Maths teaching has been stuck in a vicious circle to our economy’s detriment

 
Alison Wolf
IF YOU’RE gloomy about the UK’s economic future, some recent additions to YouTube might cheer you up. One features a girl icing and re-icing a cake in red, white and chocolate. Another has 15-year olds sporting big fake Poirot moustaches. And in a third, a collection of battered buckets pours water in, and out, of ponds.

This isn’t normal YouTube territory. These short videos were all made by London school pupils who haven’t yet taken their GCSEs. They all explain, with flair, how to solve difficult mathematical brain-teasers. And they prove that the city possesses a wealth of this century’s key talent: mathematics.

Maths lies at the core of a successful modern economy. Not arithmetic, not accounting: maths. Why? Because maths is the language of modern science and social science. It is the language of engineering and technology, at the heart of Rolls-Royce engines, laptops and tablets, or the Shard.

Any large developed economy can only thrive if it also invents. In a world of global trade, there are plenty of hungrier countries eager to play catch-up with the developed West. Plenty of companies are impatient to make what we made as well, but cheaper.

So if we want to stay prosperous, to buy energy, clothing, or smartphones from abroad, we also need to sell, and sell things that are highly-desirable and hard to replicate. The number of people in an economy who create such products can be small; ours is a world where ever-greater numbers do and will work in service industries. But inventors and innovators are critical to growth. And a lot of them must be people who “speak” maths.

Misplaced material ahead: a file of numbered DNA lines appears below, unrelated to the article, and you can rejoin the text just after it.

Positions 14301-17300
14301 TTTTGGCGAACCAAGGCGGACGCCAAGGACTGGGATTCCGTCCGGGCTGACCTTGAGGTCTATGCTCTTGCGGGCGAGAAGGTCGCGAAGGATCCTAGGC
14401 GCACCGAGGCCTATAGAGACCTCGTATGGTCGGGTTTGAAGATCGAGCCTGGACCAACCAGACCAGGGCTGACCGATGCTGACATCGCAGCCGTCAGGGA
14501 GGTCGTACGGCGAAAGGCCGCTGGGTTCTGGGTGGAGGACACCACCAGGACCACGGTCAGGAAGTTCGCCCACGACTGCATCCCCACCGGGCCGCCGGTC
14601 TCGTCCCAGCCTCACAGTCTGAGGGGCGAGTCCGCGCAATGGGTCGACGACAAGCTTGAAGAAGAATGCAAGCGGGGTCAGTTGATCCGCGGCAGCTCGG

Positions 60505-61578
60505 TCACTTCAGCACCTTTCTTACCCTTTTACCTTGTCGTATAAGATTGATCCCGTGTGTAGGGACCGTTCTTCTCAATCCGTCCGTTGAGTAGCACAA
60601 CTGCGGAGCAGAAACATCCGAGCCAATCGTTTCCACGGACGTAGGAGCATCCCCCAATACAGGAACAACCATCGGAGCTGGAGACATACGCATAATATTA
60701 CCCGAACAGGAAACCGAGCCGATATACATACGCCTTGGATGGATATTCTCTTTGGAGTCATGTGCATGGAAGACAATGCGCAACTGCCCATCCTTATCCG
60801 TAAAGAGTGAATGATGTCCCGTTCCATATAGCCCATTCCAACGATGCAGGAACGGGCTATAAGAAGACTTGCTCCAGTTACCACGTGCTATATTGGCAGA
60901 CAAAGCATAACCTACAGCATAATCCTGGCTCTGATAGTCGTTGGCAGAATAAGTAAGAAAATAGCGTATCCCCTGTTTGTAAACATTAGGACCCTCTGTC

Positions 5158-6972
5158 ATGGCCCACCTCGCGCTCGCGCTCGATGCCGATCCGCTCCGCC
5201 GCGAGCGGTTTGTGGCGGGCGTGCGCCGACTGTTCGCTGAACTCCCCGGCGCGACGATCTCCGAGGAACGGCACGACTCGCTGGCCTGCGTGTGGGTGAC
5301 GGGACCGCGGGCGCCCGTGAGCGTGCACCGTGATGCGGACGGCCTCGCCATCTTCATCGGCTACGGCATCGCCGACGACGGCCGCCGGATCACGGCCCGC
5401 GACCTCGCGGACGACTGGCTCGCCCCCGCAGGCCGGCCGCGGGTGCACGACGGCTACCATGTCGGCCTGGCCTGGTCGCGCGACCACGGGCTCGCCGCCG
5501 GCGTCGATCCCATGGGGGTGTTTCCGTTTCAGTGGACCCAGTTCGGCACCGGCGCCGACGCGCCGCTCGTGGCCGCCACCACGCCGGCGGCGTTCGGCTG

And yet, in their school system, the English have neglected maths for generations. Anyone who tries to hire adults with mathematical or quantitative skills discovers fast that we have a serious skills shortage. From time to time, I try to hire a researcher with good statistics and economics: offering a university salary, more often than not I fail. But so do employers offering far higher pay.

Yet among 14 and 15-year olds, there is, as I’ve described, a mass of talent, enthusiasm and imagination. With maths and science graduates commanding high salaries, why the shortage? It’s a long-standing vicious circle.

In English schools, many maths and physics classes are taught by teachers without degrees in the subject. Universities consequently struggle to recruit enough well-prepared students. Departments now hire one non-British lecturer after another, since we are failing to produce enough UK-born mathematicians. Recruiting enough good maths school teachers is impossible. The circle continues round and down.

Politicians seem, finally, to have realised that ignoring maths is neither glamorous nor sensible. The government is promoting specialist maths schools, linked to university departments, to recruit and teach talented sixth-formers. At King’s, we are opening one of the first, next September; those YouTube videos, linked to our website, were entries in a contest we ran for London schools. But reversing the cycle of decline will take patience and consistent policy-making. Neither is common in the UK: but the alternative would be bad news for growth.

Alison Wolf is professor of public sector management at King’s College London and a governor of King’s College London Mathematics School. (www.kcl.ac.uk/mathsschool) (www.kcl.ac.uk/mathsschool/Competition)

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